Last week, Anne Neuberger, deputy national security adviser for cyber and emerging technologies, told a news briefing that “when there is a compromise of this scope and scale in both the government and the US technology sector. . . this is more than a single case of espionage. There is a fundamental concern about the ability to make this destructive ”- damaging computers or undermining their work.

What is noticeable about these violations is that they were activated by the Russians hacking software used in the victims’ networks – what is known as a “supply chain” attack.

For example, some of the victims downloaded a poisonous software update from the Texas company SolarWinds, which is the initial step of the Russians to their computers. About 18,000 organizations around the world received the updates. But only a small part was compromised. The Russians designed the operation so that they could choose which targets to be victimized. Those who chose to ignore were given a “killing key” to remove the malware.

Some U.S. officials say in private that this feature – the selective targeting and deactivation of malware – has made the campaign “discriminatory” and less alarming than an attack that compromises anyone whose computer has downloaded the poisoned update.

But the senior administration official looked at it differently. “We see that this kind of broad, indiscriminate compromise and the access it has given to hackers is crossing the line of concern for us because it can become destructive so quickly,” the official said. “So, in its central part, it destabilizes.”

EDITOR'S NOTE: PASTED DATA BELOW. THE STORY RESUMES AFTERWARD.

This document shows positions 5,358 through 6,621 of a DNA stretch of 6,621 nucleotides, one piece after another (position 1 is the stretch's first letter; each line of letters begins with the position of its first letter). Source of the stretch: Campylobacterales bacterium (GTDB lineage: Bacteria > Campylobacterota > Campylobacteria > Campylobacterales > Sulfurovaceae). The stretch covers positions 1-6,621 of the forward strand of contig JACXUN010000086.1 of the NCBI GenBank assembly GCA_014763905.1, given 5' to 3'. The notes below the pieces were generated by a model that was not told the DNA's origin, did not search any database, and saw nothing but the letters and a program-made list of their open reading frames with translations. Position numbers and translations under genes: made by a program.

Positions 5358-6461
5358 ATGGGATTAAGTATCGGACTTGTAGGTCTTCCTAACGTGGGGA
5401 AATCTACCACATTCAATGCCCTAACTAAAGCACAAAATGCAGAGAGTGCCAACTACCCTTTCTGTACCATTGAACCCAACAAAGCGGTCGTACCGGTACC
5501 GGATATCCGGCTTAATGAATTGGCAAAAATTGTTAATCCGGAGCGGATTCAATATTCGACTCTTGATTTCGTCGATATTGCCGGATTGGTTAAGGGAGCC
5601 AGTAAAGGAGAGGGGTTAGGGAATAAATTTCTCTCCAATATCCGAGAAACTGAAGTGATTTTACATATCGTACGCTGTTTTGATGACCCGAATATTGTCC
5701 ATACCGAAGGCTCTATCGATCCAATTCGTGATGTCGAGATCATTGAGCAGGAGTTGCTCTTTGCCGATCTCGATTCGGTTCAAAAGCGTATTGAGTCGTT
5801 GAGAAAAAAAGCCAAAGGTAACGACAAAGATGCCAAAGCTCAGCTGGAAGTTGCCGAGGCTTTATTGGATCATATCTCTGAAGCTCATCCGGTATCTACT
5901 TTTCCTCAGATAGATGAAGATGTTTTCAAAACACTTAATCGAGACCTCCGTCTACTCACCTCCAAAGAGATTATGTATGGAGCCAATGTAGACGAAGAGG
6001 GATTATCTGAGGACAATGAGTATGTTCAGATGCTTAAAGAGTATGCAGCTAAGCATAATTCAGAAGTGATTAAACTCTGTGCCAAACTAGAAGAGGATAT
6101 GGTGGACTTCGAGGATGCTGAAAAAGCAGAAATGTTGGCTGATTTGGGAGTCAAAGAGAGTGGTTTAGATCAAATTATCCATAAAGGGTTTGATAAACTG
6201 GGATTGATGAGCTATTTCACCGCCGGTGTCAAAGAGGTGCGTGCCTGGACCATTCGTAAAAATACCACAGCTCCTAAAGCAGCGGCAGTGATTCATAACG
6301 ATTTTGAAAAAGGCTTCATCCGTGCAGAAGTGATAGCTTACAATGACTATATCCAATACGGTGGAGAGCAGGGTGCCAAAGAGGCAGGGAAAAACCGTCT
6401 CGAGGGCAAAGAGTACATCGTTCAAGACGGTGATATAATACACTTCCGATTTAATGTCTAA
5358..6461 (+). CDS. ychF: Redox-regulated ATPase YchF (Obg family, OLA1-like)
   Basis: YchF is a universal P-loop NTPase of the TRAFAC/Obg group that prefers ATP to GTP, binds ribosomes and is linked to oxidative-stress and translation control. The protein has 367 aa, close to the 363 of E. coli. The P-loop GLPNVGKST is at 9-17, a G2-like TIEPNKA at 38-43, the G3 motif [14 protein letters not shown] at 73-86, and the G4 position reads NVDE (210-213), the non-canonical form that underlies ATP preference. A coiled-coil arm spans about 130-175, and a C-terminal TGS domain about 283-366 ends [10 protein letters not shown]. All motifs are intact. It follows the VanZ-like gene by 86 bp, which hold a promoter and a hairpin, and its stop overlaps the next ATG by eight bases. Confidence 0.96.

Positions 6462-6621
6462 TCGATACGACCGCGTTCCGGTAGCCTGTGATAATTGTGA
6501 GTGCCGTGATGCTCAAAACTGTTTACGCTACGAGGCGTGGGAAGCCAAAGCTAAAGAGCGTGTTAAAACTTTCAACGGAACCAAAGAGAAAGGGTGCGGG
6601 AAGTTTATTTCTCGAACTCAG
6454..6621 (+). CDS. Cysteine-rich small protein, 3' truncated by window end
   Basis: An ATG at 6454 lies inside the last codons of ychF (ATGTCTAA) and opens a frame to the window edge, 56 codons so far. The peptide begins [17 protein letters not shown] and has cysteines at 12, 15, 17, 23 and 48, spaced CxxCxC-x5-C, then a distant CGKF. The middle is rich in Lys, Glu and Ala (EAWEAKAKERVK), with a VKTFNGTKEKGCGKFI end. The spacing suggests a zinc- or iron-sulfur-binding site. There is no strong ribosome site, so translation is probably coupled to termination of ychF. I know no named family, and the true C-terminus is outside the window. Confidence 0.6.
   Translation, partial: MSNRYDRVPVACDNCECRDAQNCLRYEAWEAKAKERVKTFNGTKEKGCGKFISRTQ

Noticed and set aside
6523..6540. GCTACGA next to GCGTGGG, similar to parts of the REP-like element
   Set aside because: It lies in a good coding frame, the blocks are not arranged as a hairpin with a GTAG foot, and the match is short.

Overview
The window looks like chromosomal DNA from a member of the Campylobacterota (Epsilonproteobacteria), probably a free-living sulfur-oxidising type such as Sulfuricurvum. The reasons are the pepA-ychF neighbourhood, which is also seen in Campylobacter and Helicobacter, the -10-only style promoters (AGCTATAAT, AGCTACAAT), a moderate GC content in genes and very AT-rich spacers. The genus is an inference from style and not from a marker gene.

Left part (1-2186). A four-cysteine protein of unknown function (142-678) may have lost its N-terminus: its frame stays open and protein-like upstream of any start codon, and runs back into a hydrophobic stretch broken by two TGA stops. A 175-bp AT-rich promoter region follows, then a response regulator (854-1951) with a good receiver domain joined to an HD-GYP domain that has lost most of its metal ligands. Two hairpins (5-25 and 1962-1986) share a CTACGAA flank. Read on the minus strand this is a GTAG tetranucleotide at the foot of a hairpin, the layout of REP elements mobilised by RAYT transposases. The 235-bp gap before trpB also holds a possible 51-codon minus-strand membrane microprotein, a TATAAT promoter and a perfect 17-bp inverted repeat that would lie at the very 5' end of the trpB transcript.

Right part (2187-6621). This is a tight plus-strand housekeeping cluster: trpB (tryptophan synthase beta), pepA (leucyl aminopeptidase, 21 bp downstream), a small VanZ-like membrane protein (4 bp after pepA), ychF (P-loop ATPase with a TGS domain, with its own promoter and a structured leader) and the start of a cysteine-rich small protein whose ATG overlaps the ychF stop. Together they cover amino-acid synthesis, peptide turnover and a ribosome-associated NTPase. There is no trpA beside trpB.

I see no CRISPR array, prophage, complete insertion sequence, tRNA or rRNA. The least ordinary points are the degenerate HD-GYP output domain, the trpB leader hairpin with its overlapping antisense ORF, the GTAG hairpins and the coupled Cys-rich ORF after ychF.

Supply chain interference is worrying, said Trey Herr, director of the Atlantic Council’s Cyber ​​Statecraft Initiative, though only because it undermines customer confidence in the integrity of the software provider and can lead consumers to distrust software updates. that are important for resolving vulnerabilities.

Herr stressed that the United States must take responsibility for failing to secure its software supply chain. “This is a huge egg on the face of the American cybersecurity organization – both in the public and private sectors,” he said. “It’s not a shame for the Russians. We are ashamed. ”

Others also advise restraint. As for cyber espionage, said Fiona Hill, a former vice aide to President Donald Trump and Russia’s senior director at the National Security Council, the best violation is good defense. “There is a huge risk if we say that we will take action through cyberattack,” Hill said. “If you take revenge on a tit, you always risk getting into a cycle.”

Paul R. Kolbe, a former head of Russia’s CIA operations, said sanctions with Russia were generally ineffective. “It gives us satisfaction that we have taken some action and sends a signal of dissatisfaction,” he said. “But I am under a lot of pressure to find a single act for which we have sanctioned Russia, which has actually changed its behavior.”